U.S. Sen. John McCain, chairman of the Senate Armed Services Committee, wants to merge Colorado Springs-based Northern Command with Southern Command — a unified combatant unit with a numbered Air Force squadron based near Tucson.
If successful, Arizona’s senior senator would alter the country’s homeland defense posture and move one of the country’s nine unified combatant units out of Colorado.
National defense experts can make little sense of his idea, as strategic missions of Northern Command and Southern Command have almost nothing in common.
“It would absolutely be dangerous for North America,” said retired four-star Gen. Victor Eugene Renuart, a former commander of Northern Command. “Our country would be less secure, no doubt about it.”
Renuart agrees with McCain’s assessment that our military should be better focused and more efficient. But combining headquarters of two commands with vastly different missions, he said, would not create focus, efficiency or any significant cost savings. It would confuse missions, frighten North American allies and weaken the military’s ability to respond quickly to attacks on North American soil.
So what is Sen. McCain’s motivation? Politics, most likely.
“Senator McCain is in the fight of his life. He is in big trouble,” said an Arizona-based Republican campaign consultant who asked to remain anonymous.
McCain, who has been in Congress for 33 years and will turn 80 in August, is in a close primary battle with physician, military wife and former State Sen. Kelli Ward. A May 17 Public Policy Polling survey showed only 35 percent of Arizona Republican voters approve of McCain’s job performance; 50 percent disapprove. His approval rating ranks among the worst in Congress.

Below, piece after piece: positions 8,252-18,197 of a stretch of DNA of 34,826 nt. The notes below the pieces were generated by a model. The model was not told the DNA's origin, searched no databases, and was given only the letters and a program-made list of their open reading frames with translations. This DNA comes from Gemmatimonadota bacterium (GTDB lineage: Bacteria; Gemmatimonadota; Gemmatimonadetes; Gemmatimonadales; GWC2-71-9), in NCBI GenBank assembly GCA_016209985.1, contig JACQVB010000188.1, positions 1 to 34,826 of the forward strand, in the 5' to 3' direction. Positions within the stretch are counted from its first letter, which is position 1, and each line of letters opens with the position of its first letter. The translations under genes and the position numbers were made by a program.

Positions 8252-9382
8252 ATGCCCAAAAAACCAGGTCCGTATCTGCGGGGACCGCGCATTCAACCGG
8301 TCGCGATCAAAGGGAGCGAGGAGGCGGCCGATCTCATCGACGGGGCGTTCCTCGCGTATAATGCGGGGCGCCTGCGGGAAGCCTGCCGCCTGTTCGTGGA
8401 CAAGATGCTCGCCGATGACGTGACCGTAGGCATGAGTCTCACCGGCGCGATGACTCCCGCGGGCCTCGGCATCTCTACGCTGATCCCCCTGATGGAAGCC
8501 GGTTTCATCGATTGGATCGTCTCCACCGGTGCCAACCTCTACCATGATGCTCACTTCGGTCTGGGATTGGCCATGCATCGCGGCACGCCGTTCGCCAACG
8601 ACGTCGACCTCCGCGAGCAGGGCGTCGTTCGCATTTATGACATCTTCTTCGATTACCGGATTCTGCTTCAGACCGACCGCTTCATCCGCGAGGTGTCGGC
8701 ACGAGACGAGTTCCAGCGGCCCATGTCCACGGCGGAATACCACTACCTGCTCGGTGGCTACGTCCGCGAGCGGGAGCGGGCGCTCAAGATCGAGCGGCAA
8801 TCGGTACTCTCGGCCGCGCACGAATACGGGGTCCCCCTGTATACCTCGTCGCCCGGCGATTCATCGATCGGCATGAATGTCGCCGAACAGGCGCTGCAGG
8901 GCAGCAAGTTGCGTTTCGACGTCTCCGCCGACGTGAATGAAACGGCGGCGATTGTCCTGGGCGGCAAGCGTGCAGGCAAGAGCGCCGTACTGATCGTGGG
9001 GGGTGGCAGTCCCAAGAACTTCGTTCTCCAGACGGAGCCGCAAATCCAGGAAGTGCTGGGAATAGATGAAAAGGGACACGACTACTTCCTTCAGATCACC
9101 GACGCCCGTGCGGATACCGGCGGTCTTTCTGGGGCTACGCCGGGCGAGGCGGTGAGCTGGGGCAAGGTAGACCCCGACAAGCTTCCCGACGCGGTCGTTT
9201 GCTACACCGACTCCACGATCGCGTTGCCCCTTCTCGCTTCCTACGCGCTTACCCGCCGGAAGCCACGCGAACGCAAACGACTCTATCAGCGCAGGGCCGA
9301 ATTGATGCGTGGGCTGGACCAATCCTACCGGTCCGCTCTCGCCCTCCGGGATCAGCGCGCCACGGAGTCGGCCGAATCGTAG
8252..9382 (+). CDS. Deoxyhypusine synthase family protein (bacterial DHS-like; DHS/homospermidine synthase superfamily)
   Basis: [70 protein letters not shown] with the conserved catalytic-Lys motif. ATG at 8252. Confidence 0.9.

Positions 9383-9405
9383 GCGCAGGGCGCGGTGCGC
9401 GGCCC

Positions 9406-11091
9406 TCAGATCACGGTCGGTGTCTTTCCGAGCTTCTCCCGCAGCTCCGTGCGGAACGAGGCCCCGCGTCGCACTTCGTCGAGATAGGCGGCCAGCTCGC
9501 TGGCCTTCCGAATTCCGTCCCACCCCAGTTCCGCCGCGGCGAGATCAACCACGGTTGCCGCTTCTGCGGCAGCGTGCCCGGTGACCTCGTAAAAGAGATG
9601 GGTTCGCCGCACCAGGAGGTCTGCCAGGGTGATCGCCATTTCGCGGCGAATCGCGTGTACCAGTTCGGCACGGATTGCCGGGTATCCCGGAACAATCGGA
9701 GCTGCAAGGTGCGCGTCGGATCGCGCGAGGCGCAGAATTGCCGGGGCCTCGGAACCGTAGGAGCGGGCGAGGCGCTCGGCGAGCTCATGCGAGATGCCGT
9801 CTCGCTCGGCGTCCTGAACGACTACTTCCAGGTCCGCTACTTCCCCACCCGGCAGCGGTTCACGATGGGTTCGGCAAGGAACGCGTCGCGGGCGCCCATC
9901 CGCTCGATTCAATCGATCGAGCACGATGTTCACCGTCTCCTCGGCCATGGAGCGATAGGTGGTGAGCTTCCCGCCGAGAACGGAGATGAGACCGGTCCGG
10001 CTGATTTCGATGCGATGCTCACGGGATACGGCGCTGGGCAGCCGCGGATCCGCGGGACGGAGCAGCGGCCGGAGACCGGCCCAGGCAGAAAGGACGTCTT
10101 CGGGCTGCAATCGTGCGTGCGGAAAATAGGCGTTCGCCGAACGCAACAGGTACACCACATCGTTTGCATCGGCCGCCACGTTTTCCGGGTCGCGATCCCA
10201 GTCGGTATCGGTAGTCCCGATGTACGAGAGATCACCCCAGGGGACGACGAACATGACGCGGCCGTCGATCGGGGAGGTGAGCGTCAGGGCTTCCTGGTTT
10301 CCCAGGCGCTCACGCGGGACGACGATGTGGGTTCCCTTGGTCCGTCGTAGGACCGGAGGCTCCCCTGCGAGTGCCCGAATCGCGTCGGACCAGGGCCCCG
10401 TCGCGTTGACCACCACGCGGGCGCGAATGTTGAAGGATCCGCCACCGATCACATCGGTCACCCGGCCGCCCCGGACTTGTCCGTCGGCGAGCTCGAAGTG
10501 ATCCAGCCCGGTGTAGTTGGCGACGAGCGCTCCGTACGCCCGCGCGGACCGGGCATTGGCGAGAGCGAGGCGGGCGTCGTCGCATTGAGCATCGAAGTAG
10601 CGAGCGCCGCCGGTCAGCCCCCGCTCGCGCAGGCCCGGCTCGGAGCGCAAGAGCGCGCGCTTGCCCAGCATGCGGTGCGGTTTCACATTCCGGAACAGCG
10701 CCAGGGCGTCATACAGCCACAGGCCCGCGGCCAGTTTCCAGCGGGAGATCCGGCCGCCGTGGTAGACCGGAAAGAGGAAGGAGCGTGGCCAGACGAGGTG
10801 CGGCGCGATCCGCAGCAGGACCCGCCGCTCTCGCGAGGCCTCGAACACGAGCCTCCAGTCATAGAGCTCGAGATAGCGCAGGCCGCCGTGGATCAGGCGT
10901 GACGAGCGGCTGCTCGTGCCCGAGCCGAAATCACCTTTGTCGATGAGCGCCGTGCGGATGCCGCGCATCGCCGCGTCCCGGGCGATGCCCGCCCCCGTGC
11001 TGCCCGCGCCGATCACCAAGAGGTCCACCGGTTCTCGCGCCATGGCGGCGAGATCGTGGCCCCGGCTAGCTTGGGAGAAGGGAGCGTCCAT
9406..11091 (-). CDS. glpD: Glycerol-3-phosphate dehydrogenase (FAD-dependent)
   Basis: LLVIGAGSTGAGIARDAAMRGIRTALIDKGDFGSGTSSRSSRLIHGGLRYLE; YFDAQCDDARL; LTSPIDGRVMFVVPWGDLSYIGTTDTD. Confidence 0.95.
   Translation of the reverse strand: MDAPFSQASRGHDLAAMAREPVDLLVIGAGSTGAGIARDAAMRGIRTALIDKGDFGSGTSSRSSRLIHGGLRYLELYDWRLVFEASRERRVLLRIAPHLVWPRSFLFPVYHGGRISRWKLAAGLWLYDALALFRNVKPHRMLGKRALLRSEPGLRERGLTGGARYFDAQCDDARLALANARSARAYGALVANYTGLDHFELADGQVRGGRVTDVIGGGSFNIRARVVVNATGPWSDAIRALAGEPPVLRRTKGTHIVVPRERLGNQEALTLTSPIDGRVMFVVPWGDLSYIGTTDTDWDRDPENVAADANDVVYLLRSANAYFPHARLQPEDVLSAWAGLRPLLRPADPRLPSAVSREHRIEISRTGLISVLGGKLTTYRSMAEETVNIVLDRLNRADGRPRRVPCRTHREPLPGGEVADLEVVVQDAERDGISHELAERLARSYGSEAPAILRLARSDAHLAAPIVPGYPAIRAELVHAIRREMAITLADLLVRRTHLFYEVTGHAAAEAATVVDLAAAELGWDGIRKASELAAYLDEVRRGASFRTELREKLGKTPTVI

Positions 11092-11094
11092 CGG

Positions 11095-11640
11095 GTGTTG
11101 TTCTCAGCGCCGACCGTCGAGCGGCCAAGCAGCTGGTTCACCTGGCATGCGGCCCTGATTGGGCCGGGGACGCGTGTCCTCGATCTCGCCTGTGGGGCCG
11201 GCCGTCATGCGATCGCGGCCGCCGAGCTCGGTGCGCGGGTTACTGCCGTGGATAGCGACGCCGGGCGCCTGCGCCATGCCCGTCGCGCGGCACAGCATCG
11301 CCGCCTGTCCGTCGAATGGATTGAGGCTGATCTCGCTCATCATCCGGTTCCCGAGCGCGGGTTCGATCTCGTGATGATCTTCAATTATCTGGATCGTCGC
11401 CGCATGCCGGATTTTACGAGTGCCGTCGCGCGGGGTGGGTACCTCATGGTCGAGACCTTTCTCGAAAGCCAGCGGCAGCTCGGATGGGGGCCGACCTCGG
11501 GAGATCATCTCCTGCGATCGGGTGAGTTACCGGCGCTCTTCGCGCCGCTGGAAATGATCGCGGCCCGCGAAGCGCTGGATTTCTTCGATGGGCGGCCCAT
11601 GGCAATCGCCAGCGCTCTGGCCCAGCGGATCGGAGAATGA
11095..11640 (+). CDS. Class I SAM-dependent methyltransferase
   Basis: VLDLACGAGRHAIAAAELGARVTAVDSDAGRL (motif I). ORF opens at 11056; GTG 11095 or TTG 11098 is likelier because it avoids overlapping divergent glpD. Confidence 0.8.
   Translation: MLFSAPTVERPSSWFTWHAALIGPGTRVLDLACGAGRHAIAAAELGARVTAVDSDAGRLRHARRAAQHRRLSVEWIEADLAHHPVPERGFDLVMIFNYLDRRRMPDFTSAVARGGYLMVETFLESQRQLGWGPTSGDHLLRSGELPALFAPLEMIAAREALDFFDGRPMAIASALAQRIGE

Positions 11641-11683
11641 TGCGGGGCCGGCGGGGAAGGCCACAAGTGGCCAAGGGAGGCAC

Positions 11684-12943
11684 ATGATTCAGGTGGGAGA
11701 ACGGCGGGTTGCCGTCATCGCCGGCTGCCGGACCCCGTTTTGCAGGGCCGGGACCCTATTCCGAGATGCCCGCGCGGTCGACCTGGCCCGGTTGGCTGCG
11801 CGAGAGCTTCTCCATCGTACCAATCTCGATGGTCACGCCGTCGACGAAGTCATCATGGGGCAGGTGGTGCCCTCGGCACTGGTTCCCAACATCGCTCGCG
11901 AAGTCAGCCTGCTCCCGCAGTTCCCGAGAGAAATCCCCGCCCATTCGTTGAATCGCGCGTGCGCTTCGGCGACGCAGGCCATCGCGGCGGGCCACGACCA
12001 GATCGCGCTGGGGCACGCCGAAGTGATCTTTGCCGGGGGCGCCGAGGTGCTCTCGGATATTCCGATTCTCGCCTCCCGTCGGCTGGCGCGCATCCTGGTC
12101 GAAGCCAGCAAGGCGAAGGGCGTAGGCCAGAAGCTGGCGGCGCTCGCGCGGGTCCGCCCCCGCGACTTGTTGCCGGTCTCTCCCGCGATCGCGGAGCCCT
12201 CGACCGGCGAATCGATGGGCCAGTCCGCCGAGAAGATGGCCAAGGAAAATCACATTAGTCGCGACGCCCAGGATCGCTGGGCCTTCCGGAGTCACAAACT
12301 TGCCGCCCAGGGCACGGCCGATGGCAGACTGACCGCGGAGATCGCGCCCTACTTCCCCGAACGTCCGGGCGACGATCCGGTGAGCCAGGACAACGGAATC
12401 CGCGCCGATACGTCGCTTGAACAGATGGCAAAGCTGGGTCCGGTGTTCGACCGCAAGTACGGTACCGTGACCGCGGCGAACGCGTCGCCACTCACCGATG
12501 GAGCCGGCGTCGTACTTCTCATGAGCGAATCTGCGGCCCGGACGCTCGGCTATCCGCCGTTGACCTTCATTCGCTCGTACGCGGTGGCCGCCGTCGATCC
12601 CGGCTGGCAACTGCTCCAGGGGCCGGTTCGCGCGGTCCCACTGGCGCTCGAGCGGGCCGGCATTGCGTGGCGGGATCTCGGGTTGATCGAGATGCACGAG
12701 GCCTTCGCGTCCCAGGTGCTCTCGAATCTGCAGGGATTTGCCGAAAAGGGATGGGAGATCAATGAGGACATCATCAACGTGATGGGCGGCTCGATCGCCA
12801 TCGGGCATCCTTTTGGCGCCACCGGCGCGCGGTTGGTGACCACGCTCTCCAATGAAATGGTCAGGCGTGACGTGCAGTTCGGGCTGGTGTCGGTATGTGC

“He has spent the past 20 years of his congressional career annoying Arizonans with his vitriolic, dicey personality,” the operative explained. “The people of Arizona have had enough of John McCain, especially the people within his own party.”
In the questionable event McCain survives the August primary, he will face U.S. Rep. Ann Kirkpatrick. A Merrill Poll in March found Kirkpatrick within 1 percentage point of McCain in a head-to-head race.
“McCain is in such big trouble he needs to change the topic,” the operative said. “He needs to focus voters on his seniority, to make them believe his experience and connections can get things done. He needs to convince voters that incumbency has value. That’s why he is pushing for this merger. He wants Arizona to think big changes cannot happen without him.”
Polling data and recent news reports confirm McCain has an uphill battle to win another term.
An assortment of military generals, who have devoted their careers to the strategic defense of our country, believe McCain is wrong to push for merging Northern and Southern commands. Defense Secretary Ashton Carter considers it a bad idea, as do Colorado Sens. Michael Bennet and Cory Gardner, a Democrat and Republican, respectively.
U.S. Rep. Doug Lamborn, R-Colorado Springs, said McCain’s idea will get no traction in the House Armed Services Committee, on which he has served for eight years. Lamborn said committee chairman Mac Thornberry, R-Texas, has expressed opposition to McCain’s proposal because it makes no sense fiscally or strategically.
Sen. McCain is a respected elder statesman and war hero who has done more than most to serve this country. He should back off this bizarre proposal and trust the experts in strategic defense. His plan looks like a desperate campaign stunt, beneath a man of his stature.
the gazette editorial board
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